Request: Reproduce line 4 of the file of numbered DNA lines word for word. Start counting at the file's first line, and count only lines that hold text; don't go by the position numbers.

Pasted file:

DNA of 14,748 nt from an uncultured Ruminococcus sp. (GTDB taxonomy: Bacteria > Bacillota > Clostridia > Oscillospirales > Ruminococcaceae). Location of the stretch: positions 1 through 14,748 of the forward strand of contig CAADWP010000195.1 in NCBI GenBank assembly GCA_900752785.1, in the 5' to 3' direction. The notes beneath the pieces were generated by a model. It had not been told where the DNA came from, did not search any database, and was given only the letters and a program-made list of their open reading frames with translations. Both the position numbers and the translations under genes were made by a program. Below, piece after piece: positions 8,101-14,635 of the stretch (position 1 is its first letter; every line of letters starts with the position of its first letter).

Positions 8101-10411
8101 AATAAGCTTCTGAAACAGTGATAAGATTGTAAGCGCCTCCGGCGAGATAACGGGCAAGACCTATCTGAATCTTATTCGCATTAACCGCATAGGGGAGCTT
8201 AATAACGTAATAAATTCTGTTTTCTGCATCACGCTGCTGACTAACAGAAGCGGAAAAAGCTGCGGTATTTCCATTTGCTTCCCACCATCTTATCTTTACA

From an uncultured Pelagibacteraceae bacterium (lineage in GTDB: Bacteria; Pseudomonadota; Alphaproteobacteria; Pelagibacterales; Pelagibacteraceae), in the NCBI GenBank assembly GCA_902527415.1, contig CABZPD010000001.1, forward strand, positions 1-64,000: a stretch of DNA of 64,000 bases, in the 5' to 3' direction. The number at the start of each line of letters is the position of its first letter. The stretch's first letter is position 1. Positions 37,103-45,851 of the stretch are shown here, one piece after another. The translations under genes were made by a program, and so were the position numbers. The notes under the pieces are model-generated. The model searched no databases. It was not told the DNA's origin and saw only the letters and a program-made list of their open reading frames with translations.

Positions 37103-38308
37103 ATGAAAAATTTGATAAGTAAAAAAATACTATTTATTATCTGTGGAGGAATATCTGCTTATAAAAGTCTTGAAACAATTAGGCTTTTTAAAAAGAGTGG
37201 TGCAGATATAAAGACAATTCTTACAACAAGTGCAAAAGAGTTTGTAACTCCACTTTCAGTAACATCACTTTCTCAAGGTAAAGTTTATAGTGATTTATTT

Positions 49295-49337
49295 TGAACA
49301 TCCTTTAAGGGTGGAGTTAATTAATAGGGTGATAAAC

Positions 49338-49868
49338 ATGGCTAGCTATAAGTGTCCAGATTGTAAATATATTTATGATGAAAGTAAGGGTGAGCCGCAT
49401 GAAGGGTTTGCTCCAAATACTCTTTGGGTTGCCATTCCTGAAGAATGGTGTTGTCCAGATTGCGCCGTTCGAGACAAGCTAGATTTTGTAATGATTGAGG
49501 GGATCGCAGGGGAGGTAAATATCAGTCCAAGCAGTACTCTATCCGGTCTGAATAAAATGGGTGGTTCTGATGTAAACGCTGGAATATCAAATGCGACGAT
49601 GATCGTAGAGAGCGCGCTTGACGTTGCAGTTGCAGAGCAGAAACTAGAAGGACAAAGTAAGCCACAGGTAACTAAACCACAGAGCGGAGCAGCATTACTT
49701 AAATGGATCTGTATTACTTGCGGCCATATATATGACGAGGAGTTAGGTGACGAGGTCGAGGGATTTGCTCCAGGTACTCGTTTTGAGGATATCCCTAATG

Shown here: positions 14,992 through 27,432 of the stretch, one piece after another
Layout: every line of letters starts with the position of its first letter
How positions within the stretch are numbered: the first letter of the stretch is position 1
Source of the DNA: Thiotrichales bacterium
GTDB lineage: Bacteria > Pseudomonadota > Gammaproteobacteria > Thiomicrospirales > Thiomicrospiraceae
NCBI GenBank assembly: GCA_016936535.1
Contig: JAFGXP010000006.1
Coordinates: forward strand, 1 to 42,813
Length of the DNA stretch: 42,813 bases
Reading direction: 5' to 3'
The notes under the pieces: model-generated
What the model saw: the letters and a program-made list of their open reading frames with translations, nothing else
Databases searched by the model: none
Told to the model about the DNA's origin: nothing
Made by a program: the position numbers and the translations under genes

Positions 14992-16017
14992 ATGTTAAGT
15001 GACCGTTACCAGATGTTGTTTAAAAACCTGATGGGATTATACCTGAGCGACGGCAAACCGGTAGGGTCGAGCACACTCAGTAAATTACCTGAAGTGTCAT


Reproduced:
8201 AATAACGTAATAAATTCTGTTTTCTGCATCACGCTGCTGACTAACAGAAGCGGAAAAAGCTGCGGTATTTCCATTTGCTTCCCACCATCTTATCTTTACA